Last year while staying overnight in downtown Regina, I noticed an arcade that could have timewarped straight from 1986. Named "Wonderland", I imagined a dimly lit room filled with cigarette haze and an electronic orchestra of blips and bleeps; a place where acid-wash jeans and Madonna's True Blue album never went out of style. Time unfortunately prohibited me from entering this nostalgic nirvana, but an article in this week's "Bridges " publication reminded me that I need to make the trip next time I'm in town.
Between the ages of 9 - 12, my father would take me to our local arcade every other Thursday (also known to him as "payday"). The arcade was situated in a mall with anchor tenants K-Mart, SAAN, and Shoppers Drug Mart, all now long gone. There was also an indoor miniature golf. This is usually where our Thursday evenings started. Miniature golf is the great equalizer in the sports world. It takes precision, athletic ability and enough knowledge on the inner workings of a windmill to constitute being an honourary Dutchman. In this regard, I am ontzagwekkend. There was no real theme to this mini-golf course, but while putting those 18 holes I vividly remember optical illusion and M.C. Escher posters hanging on the walls. Despite seeing them every other week, I always thought they were really cool. Still do.
But the arcade was the highlight of these evenings. I wasn't really into Pacman or Street Fighter or any of that...I was old school before old school was a thing - I LOVE pinball. Whereas traditional video games require good hand-eye coordination, pinball requires good hand-eye coordination AND enough knowledge on the inner workings of a mechanical flipper to constitute being a wizard (according to The Who at least). I haven't played in years, but as a child I was halfway to being the Harry Potter of pinball. My father and I even got our names into the high score records of the badboy pictured below: Funhouse!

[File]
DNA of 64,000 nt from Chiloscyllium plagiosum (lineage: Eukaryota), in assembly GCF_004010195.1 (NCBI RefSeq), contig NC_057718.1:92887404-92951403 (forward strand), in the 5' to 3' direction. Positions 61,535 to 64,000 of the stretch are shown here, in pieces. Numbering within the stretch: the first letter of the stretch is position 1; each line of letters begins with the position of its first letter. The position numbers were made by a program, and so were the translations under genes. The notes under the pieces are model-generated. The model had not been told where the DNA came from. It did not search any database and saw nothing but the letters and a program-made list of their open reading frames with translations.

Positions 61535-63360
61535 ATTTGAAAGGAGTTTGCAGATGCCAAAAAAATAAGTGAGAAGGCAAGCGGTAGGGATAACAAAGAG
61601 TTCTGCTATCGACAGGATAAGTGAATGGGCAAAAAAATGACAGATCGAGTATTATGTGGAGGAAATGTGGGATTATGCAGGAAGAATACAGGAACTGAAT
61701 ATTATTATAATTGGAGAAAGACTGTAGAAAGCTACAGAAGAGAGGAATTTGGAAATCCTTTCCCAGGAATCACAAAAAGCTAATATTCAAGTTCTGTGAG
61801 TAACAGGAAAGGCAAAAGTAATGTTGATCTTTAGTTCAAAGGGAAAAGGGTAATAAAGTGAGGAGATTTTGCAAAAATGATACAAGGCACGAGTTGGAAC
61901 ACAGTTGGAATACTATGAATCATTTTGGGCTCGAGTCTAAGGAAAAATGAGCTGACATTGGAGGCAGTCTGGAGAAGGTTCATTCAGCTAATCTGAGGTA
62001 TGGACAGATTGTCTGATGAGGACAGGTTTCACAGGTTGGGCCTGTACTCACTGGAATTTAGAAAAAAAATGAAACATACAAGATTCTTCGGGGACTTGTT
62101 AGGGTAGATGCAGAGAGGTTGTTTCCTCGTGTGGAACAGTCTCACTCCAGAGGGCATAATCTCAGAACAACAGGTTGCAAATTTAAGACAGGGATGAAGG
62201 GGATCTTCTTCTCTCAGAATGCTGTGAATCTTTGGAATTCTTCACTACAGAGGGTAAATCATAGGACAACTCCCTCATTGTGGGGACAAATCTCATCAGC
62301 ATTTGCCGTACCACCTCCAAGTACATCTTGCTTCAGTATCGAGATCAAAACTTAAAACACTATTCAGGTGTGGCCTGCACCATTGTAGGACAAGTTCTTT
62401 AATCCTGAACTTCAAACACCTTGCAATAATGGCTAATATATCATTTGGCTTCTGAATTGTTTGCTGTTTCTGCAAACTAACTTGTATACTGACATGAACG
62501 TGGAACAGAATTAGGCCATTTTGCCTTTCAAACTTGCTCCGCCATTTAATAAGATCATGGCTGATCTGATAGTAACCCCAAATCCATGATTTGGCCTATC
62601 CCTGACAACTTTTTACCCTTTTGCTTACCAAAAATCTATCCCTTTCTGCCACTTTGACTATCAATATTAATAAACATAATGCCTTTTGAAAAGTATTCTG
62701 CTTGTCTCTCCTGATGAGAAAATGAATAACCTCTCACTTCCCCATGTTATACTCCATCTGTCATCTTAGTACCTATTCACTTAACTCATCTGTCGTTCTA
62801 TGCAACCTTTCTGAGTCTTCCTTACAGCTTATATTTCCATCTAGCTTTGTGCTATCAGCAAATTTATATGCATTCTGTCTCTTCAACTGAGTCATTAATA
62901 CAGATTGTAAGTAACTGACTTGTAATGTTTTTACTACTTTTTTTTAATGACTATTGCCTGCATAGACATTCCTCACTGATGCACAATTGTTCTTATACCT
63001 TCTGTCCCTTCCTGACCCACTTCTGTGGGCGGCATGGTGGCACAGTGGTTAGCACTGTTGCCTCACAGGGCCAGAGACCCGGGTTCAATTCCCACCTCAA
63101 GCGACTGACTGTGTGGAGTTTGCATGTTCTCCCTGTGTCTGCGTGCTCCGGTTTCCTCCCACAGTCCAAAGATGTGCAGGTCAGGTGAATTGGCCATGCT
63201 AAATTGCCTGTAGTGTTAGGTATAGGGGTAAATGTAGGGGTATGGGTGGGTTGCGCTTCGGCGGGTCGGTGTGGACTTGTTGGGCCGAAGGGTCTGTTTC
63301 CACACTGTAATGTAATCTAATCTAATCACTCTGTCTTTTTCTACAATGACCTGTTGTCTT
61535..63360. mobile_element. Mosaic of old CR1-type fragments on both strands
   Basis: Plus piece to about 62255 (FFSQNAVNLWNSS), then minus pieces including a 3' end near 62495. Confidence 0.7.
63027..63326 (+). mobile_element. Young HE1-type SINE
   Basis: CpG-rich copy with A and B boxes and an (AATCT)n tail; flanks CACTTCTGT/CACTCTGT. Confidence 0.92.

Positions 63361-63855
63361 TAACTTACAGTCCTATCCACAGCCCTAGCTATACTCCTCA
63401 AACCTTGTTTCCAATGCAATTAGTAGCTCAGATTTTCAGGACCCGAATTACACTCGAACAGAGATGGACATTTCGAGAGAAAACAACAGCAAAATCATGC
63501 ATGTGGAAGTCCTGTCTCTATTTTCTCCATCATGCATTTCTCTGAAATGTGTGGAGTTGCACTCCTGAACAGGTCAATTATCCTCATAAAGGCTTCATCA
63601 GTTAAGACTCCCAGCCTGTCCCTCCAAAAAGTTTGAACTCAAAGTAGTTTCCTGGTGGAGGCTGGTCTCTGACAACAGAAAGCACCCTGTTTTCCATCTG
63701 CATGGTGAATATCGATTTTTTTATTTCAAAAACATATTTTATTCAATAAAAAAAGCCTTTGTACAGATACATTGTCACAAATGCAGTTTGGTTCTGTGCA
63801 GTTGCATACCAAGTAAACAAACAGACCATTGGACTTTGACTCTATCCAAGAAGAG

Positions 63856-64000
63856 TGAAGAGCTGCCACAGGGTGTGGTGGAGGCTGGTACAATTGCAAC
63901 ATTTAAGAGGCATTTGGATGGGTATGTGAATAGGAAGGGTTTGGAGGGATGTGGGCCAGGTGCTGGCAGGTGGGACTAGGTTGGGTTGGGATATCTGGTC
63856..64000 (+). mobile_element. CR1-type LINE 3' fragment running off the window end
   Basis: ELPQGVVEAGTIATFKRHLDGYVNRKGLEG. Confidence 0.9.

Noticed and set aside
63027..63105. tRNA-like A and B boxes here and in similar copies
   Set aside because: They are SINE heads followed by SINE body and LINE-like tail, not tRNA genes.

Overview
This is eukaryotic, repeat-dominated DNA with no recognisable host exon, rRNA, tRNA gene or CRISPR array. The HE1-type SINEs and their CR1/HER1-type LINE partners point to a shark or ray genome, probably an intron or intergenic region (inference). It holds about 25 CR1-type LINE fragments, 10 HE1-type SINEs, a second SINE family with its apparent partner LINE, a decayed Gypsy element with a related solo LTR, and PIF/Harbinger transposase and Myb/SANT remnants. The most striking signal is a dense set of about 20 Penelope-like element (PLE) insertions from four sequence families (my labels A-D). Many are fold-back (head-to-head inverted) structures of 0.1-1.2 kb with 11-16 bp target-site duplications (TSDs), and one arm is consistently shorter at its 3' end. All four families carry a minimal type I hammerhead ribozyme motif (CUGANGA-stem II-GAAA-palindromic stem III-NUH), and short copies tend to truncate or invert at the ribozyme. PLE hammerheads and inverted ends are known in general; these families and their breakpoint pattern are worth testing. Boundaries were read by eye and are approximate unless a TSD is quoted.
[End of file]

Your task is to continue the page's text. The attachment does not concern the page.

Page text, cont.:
Yup, top 3 of all time at the former south Winnipeg arcade of which I can't remember the name. This shit should be on my resumé.
Funhouse was colourful, fast-paced and more than a little creepy. That floating head thing would actually start talking to you as you played the game. Taunting. Laughing. It was the stuff of nightmares giving the player the impression that they were conquering an animatronic devil. Unlike traditional video games, you can't pause a pinball machine. You either sweat the pressure out or lose your hard-earned allowance. I remember a few times initiating the multi-ball feature and it nearly left me with vertigo.
Around this time, home videogame consoles became quite popular and my father bought me a Sega Master System. This signalled the end of our arcade jaunts. I soon became more interested in exploring the digital worlds of Wonderboy and Alex Kidd, etc. As an adult though, the traditional pinball machine still owns a piece of my heart. It brings back good memories of a specific time and place of which I'm sure a lot of people can relate. The 80s - and the 80s style arcade - were pretty damn ontzagwekkend.
The next time I'm in Regina, I am heading to Wonderland with a pocketful of quarters.